Continuing the annual tradition: Last year, my predictions for 2012 turned out to be remarkably good with 85% accuracy! That’s even better than the 77% accuracy of 2010 and 2011 predictions. If you want to check it out yourself, here’s the scorecard.
I loved the video summary Google did for 2012. I actually didn’t mention many of these developments. So surely you must consider my predictions not “all that will be”, but rather, what will be within specific areas that I’m focused on. Obviously, there’s a lot more going on that I don’t touch on.
It’s quite a challenge to add to the plethora of CES 2011 blogs. This post puts together some of my key observations. I didn’t touch on everything I saw and might have even missed key insights, so it’s not “the definitive” guide to anything CES. The show is huge and there were over 140,000 people there, so it wasn’t easy to catch all the action. But I did see a lot, and gain some insight along the way:
This blog post is going to be a little bit different than the past few posts. This time, I really need your ideas about a topic that’s been on my mind for a while. I’m just going to tee up the discussion and ask you all to help with ideas.
I’ve been giving a lot of thought to the tsunami of social media, and in particular, that of social communications, and its impact on communication service providers – in particular, on fixed line and mobile operators. Social communications are the communications facilitated by social media, especially in the form of Facebook and Twitter, but also LinkedIn, YouTube, blogs and talkbacks. While social media impacts all businesses – which I’ll touch on briefly – the sector which is most affected by social media is the communication service providers whose core business is providing means of communications and connectivity, mostly paid services. Social communications are obviously competing with and are possibly disruptive to the business of communication service providers. With this in mind, I pose the following question:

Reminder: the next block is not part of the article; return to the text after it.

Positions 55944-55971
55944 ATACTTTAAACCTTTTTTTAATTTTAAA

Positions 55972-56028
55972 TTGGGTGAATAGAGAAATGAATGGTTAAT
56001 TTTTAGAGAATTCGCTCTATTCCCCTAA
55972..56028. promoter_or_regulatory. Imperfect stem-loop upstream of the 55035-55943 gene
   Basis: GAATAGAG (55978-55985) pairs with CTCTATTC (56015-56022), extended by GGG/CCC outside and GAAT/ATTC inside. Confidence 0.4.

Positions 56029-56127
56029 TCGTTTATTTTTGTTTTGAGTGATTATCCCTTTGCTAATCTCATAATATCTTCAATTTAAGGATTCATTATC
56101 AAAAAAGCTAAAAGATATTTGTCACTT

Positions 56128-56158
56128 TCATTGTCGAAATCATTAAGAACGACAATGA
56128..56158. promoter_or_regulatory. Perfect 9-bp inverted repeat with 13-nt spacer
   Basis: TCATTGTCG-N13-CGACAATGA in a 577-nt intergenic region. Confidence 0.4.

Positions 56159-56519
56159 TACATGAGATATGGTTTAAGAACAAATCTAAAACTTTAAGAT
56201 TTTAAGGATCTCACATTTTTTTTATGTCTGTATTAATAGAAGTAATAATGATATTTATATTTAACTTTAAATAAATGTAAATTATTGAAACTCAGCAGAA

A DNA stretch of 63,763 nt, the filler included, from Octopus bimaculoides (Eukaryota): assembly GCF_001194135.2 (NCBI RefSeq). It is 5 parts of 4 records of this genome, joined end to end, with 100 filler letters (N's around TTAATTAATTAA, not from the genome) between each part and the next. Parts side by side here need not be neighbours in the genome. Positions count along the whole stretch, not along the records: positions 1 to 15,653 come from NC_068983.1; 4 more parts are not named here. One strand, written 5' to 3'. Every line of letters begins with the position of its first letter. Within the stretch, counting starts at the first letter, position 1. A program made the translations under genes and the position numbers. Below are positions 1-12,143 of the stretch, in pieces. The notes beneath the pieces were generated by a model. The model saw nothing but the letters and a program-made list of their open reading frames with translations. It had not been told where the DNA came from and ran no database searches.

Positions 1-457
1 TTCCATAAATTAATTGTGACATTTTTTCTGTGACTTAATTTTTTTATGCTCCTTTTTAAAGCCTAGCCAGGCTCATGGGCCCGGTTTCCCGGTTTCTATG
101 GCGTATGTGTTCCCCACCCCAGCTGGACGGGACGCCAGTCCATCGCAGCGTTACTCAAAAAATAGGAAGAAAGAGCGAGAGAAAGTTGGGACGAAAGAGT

What should communication service providers do in order to mitigate the impact or even benefit from the evolution of social communications?
Earlier this year, I presented at OTTcon. This was the first major conference about OTT (video) ever, and was attended by a few hundred people and many industry players. Coming into this conference, I was under the distinct impression that OTT is a significant disruption to traditional service provider business and that it would have a significant and negative long-term impact on that marketplace. The common wizdom is that service providers who have the most to lose will be the least motivated to support OTT, and will therefore be the last to embrace it, if ever, will ultimately face the disruptive impact most of all, possibly losing their video distribution business over time.
But—I came out of the conference with the opposite conclusion! It’s not that OTT won’t be disruptive – it will, but not “as” disruptive as one might expect. And most of the market players will probably remain in place and not be sidelined by OTT. If it were truly disruptive, it would harm the existing service providers more than I expect it actually will.
Why? Because I think the current service providers themselves will ultimately be the ones that enable OTT content, thus avoiding a major disruption – whether they know it right now or not! In fact, right now, they’re doing very little, and most OTT is being enabled by others. So why do I think they’ll wake up in time? Read on to find out.
In case you’re wondering, OTT means “over the top” and it refers to all traffic that flows “on top” of broadband access, typically provided by someone else. For the service provider who provides the access to the Internet, this is just “data”, but for the consumer, this is “video”. While there are many other types of OTT content, this conference was only about video. When I’ll use of the term and “OTT” here, I’m referring only to over-the-top video content.